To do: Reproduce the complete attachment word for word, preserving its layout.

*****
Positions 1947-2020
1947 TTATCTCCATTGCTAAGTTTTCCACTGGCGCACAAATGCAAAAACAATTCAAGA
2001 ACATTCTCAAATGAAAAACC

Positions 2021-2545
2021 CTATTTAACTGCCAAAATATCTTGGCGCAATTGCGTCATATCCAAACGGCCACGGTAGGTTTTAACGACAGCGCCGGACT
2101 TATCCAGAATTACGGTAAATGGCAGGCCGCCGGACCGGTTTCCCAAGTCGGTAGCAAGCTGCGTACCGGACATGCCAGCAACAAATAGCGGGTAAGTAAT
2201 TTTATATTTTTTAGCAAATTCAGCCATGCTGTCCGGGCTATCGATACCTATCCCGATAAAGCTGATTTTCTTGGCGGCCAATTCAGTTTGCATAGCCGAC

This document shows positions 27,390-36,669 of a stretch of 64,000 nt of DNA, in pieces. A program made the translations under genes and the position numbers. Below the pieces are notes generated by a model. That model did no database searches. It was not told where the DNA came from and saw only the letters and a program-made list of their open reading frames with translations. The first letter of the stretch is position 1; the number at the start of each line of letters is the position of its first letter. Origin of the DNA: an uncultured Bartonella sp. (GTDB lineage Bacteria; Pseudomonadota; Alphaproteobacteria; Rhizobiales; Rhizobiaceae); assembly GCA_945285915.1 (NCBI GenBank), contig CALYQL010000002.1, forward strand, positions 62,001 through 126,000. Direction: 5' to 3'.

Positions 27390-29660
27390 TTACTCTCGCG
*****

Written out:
Positions 1947-2020
1947 TTATCTCCATTGCTAAGTTTTCCACTGGCGCACAAATGCAAAAACAATTCAAGA
2001 ACATTCTCAAATGAAAAACC

Positions 2021-2545
2021 CTATTTAACTGCCAAAATATCTTGGCGCAATTGCGTCATATCCAAACGGCCACGGTAGGTTTTAACGACAGCGCCGGACT
2101 TATCCAGAATTACGGTAAATGGCAGGCCGCCGGACCGGTTTCCCAAGTCGGTAGCAAGCTGCGTACCGGACATGCCAGCAACAAATAGCGGGTAAGTAAT
2201 TTTATATTTTTTAGCAAATTCAGCCATGCTGTCCGGGCTATCGATACCTATCCCGATAAAGCTGATTTTCTTGGCGGCCAATTCAGTTTGCATAGCCGAC

This document shows positions 27,390-36,669 of a stretch of 64,000 nt of DNA, in pieces. A program made the translations under genes and the position numbers. Below the pieces are notes generated by a model. That model did no database searches. It was not told where the DNA came from and saw only the letters and a program-made list of their open reading frames with translations. The first letter of the stretch is position 1; the number at the start of each line of letters is the position of its first letter. Origin of the DNA: an uncultured Bartonella sp. (GTDB lineage Bacteria; Pseudomonadota; Alphaproteobacteria; Rhizobiales; Rhizobiaceae); assembly GCA_945285915.1 (NCBI GenBank), contig CALYQL010000002.1, forward strand, positions 62,001 through 126,000. Direction: 5' to 3'.

Positions 27390-29660
27390 TTACTCTCGCG